UX testing (or usability testing) is a critical aspect of user-centred design. It involves testing your designs on users to evaluate their usability.
Without UX testing, it’s impossible to know if your products are really meeting the user’s needs and providing a positive experience. And, in the competitive landscape of 2023, UX testing is more important than ever.
So: if you’re not incorporating UX testing into your product design process, now’s the time to start. This guide will help you, covering the following key topics:
- What is UX testing?
- Why is UX testing so important?
- When should you conduct UX testing?
- Who and what is involved in UX testing?
- What are the different types of UX testing?
- What are some popular UX testing methods and techniques?
- How to conduct UX testing: A quick 7-step guide
What is UX testing (or usability testing)?
UX testing, otherwise known as usability testing, is the process of testing a product (or one aspect of a product) on real or representative users.
UX stands for user experience and it describes the overall quality of the experience a user has with a product, service or brand. A good user experience is intuitive, straightforward and friction-free — allowing the user to complete their tasks (e.g. ordering a pair of shoes online or opening a bank account) with ease.
UX testing evaluates the UX of a product or service. During a UX/usability test, the test participants (who represent the target user) are asked to complete specific tasks. This allows the designers and researchers to assess how easy it is for the user to complete those tasks without any prior knowledge of the product. This gives great insight into how usable and intuitive the current design is and enables the UX team to quickly spot usability issues.
Why is UX testing so important?
UX testing is an essential part of designing products that actually meet your end users’ needs and provide a positive user experience.
The importance of UX testing is directly tied to the value of good UX itself. UX testing enables you to:
- Gain a deeper understanding of your target users, including how they behave when interacting with your product or service and what they expect from the experience
- Ensure that your designs function as intended and actually meet your customers’/end users’ needs
- Spot problems with the user experience and fix them sooner rather than later (saving time, money and potential damage to the brand reputation)
- Identify areas for improvement and opportunities for innovation, allowing you to continuously improve your product, fill gaps in the market and remain competitive
Ultimately, UX testing brings you closer to a good user experience. Good UX is proven to boost customer loyalty and retention, contribute to a positive brand reputation, drive higher conversion rates, sales and revenue and help to secure a brand’s competitive edge in the market.
UX testing gives you definitive, actionable insights into how real people perceive and interact with your product. Together with user research, UX testing is an indispensable component of user-centred design.
When should you conduct UX testing?
In an ideal world, UX testing will feature regularly throughout the UX design process. Here are some key moments you might choose to run UX testing:
- Before designing a new product or feature. This helps you to base design decisions and priorities on real user insights.
- Before developing and launching a new product or feature. Once you’ve designed and prototyped a new product or feature, you can UX test it to spot usability issues before you take it to development and launch it to real customers.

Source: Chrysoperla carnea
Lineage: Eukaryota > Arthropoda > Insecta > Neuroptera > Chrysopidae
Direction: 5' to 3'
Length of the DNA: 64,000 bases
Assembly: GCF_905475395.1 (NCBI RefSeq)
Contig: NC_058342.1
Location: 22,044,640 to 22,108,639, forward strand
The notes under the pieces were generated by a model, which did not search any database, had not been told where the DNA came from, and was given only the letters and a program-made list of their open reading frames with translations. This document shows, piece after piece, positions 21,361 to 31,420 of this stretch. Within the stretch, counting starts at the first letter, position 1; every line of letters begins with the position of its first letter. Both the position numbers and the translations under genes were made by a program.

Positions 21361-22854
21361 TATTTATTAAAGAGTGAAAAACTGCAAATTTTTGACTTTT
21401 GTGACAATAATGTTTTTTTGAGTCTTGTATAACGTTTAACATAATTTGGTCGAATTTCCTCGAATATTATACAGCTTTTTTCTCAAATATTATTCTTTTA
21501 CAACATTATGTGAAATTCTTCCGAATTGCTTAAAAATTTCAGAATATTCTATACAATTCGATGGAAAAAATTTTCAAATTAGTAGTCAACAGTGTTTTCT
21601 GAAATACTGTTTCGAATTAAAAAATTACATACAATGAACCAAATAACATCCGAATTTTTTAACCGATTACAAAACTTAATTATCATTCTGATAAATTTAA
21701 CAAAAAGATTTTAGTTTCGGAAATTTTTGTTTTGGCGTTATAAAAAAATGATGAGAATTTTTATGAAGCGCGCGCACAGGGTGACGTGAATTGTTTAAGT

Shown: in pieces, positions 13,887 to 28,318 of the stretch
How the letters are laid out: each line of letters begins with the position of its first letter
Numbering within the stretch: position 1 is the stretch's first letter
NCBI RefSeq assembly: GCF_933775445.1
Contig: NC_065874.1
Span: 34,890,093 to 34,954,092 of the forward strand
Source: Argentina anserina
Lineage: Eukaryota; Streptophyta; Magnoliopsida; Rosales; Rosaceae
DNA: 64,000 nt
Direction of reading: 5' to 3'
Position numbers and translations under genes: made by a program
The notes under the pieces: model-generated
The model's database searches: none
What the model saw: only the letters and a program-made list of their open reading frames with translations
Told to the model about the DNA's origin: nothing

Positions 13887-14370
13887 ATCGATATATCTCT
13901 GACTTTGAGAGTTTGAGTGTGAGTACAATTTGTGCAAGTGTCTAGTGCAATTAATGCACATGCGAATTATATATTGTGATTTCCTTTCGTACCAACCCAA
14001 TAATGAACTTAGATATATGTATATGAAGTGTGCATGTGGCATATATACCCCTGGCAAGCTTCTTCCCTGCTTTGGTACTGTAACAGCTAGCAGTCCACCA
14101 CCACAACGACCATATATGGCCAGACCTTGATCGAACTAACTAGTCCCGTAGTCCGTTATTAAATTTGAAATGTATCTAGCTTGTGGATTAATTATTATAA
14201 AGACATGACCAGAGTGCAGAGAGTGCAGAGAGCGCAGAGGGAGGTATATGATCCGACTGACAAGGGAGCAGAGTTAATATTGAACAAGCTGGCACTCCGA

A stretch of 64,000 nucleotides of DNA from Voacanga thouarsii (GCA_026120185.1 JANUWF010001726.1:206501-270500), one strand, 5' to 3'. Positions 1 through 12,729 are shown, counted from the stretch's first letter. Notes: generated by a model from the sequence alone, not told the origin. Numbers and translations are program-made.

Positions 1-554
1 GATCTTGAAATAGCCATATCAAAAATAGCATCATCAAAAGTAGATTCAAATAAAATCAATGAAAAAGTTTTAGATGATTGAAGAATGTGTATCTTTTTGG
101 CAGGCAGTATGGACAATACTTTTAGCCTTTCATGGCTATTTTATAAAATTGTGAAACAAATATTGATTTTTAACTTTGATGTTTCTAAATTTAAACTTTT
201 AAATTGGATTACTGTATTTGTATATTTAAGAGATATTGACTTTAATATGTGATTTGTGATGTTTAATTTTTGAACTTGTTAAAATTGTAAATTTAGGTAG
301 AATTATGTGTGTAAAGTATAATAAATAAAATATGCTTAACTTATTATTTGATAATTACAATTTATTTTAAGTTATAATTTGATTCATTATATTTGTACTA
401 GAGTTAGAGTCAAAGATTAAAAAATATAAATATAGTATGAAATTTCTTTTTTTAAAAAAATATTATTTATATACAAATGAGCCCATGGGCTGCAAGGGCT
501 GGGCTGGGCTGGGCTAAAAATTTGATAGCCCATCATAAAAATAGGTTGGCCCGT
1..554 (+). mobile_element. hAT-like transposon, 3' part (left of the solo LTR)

- After launching a product or feature. They say design is never really done; it’s an iterative, ongoing process. Even once you’ve launched a product or feature, you should continue to run usability tests to identify areas for improvement.
Who and what is involved in UX testing?
There are three core elements that make up a UX testing session:
- The facilitator or moderator who runs and oversees the UX test. They instruct the test participants on what they need to do, answer any questions the participants might have and, depending on the type of usability test, ask follow-up questions to gain further insights. It’s essential that the facilitator doesn’t influence the participants’ behaviour or responses in any way.
- Tasks that the users/test participants will be required to complete as part of the UX testing session. These are based on realistic scenarios that could occur in the real world. For example, if you’re testing the design of a new e-commerce checkout process, the user’s task during your UX test might be something like: You want to purchase a new pair of shoes on the Fab Shoes website. Go through the process of adding shoes to your basket and completing checkout.
- Participants who take part in your UX testing session. Participants should be representative of the types of people you are designing the product or feature for. So, if you’re testing an e-commerce website, you’d want to test it on people who match your customer/user persona(s).
What are the different types of UX testing?
UX testing can be:
- Qualitative or quantitative
- In-person or remote (remote testing can be moderated or unmoderated)
- Explorative, comparative or evaluative
Let’s take a look at these different types of UX testing now.
Qualitative vs. quantitative UX testing
Qualitative UX testing is based on observations and feedback. For example, if a facilitator observes a user continuously running into errors or confusion when trying to complete a certain task, their qualitative assessment would be that the UX is not good. Likewise, the user might report back that they found the experience confusing, frustrating and too long-winded.
Quantitative UX testing is based on hard metrics and numerical data. If you measured the time it takes a user to complete a certain task, that would constitute quantitative usability testing.
In-person vs. remote UX testing
In-person UX testing has participants in the same room as the test facilitator, while remote sessions take place either via video call, remote testing tools or, less commonly nowadays, over the phone.
Remote UX testing can be moderated or unmoderated. Moderated tests are done under the direct supervision and/or observation of a facilitator, while unmoderated tests have the user carrying out tasks unsupervised.
Explorative vs. comparative vs. evaluative UX testing
Explorative UX testing is carried out before design decisions are made. It helps to explore the problem space, uncovering what kind of functionality the product or feature should offer in order to meet users’ needs. In explorative UX testing, participants might interact with different products of services (from competitors), allowing you to highlight any gaps in the market or unsolved user problems that you can design a solution for.